The idea of including Taney at the U.S. Capitol was controversial well before sculptor Augustus Saint-Gaudens even started carving the piece.
Taney died amid the Civil War in 1864 after leading the high court for 28 years. He had been the attorney general and treasury secretary for President Andrew Jackson before Jackson nominated Taney to become chief justice. During his time as chief justice, the high court moved to its dark courtroom at the U.S. Capitol. His bust is now displayed, along with those of several other prominent jurists, outside of that room.
Just a few months after Taney’s death, as Union armies marched through the South in February 1865, the U.S. Senate considered legislation to commission a marble bust of Taney. Congress previously did the same for previous chief justices. But U.S. Sen. Charles Sumner, an ardent anti-slavery lawmaker from Massachusetts, would have none of it.
“The name of Taney is to be hooted down the page of history,” Sumner said. “Judgment is beginning now; and an emancipated country will fasten upon him the stigma which he deserves.”
In the House, Rep. Thaddeus Stephens, another ardent anti-slavery lawmaker, said Taney’s decision in Dred Scott “damned the late chief justice to everlasting fame and, I fear, everlasting fire.”
The rebuke was only temporary, though. Seven years later, when Taney’s successor as chief justice died, Congress ordered commissions for both of the late judges. Taney’s likeness was based on the statue in Annapolis.
The Dred Scott decision did, however, catapult Abraham Lincoln into national prominence. The ruling became a major issue in the 1858 U.S. Senate race in Illinois, where Lincoln challenged U.S. Sen. Stephen Douglas in a series of debates around the state.
“Chief Justice Taney in his opinion in the Dred Scott case, admits that the language of the Declaration [of Independence] is broad enough to include the whole human family,” except for Black people, Lincoln reminded one crowd, and then added, “I think the authors of that notable instrument intended to include all men.”
Taney swore in Lincoln during his first presidential inauguration, but the two soon clashed. One of their biggest disputes was over Lincoln’s decision to suspend the writ of habeas corpus in Baltimore to protect Union troops from pro-slavery mobs. That meant that authorities would not have to describe the charges against people they arrested to detain them. Taney ruled that Lincoln could not suspend that constitutional protection without the consent of Congress.
Lincoln, an astute lawyer himself, later defended the action in an address to Congress. He said it wouldn’t be practical to enforce the rest of the laws in the city if he had to abide by the writ of habeas corpus. “Are all the laws but one to go unexecuted,” Lincoln asked, “and the government itself go to pieces lest that one be violated?”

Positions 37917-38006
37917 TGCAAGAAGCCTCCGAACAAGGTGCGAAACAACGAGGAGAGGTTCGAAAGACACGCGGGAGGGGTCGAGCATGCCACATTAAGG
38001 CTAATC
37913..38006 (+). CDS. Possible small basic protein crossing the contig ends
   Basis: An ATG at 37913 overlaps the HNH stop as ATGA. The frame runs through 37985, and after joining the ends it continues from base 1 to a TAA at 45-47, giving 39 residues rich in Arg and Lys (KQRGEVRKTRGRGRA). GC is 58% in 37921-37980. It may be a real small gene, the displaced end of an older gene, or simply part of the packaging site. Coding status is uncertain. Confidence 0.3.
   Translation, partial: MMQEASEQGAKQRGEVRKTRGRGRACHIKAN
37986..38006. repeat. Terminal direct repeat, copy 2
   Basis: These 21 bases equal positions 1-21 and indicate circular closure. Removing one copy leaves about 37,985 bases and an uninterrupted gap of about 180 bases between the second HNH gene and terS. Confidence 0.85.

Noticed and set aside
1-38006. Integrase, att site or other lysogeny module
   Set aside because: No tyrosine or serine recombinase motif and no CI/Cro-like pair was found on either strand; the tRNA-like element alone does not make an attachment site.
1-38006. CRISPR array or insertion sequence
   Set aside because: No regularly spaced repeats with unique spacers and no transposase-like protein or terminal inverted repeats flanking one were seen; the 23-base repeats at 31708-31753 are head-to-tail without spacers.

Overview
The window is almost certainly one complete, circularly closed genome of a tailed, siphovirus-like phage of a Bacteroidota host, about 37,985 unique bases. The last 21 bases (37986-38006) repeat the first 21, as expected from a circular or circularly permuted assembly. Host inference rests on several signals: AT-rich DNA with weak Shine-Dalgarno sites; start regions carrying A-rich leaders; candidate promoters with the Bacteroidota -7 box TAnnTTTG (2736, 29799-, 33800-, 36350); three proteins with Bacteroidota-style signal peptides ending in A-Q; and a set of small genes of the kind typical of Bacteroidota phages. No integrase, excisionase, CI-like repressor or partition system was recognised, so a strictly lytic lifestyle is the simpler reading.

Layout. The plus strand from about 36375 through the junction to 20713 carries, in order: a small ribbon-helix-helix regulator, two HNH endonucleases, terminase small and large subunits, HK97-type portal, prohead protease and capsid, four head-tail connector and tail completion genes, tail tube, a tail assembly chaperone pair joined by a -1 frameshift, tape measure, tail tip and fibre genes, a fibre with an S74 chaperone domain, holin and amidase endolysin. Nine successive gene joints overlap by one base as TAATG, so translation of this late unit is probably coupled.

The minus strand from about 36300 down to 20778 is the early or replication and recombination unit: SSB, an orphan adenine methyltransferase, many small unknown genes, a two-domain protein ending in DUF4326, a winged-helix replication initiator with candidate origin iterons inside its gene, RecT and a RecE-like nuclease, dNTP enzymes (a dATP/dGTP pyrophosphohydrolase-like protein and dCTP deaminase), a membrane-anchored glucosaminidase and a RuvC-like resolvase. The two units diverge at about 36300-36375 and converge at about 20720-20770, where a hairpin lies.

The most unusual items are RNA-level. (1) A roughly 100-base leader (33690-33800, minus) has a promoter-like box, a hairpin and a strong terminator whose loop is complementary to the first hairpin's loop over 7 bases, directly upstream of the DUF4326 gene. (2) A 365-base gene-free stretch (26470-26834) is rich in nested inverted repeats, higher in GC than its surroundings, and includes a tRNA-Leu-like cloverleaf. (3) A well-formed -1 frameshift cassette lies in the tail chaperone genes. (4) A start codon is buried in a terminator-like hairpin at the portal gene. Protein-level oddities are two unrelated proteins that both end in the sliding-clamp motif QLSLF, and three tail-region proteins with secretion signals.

Taney repeatedly opposed Lincoln’s use of expansive war powers, including the Emancipation Proclamation, said Ron Soodalter, president of the Abraham Lincoln Institute.
But Taney’s influence waned as Lincoln appointed more judges to the Supreme Court.
“For years, [Taney] had been the most constant judicial thorn in Lincoln’s side, refusing to give ground even as he lost his allies on the bench, his precarious health, and ultimately, his hold on the Constitution,” Soodalter explained. Lincoln replaced Taney with staunch abolitionist Salmon P. Chase.
The Democrats pushing to remove Taney’s statue at the U.S. Capitol said Marshall would be a better fit for the area outside of the historic Supreme Court courtroom.
“As our country continues to grapple with the past and future of civil rights and systemic racism, we should highlight leaders in history that have propelled us towards justice and put an end to the glorification of those who stood in its way,” U.S. Sen. Chris Van Hollen said. “Marshall’s work is a crucial reminder that we must continue pressing forward. His steadfast legacy should be memorialized in the Halls of Congress and never forgotten.”
Meanwhile, Maryland’s senior senator, Benjamin L. Cardin praised the “civil rights icon,” and noted that Marshall argued the case that desegregated the University of Maryland law school.
“Marshall is an inspiration, a person who propelled his rise from West Baltimore to the highest court in the country through hard work, intellectual evolution and unwavering morality,” Cardin said.
Daniel C. Vock
Daniel C. Vock is a national correspondent for States Newsroom. He can be reached at firstname.lastname@example.org.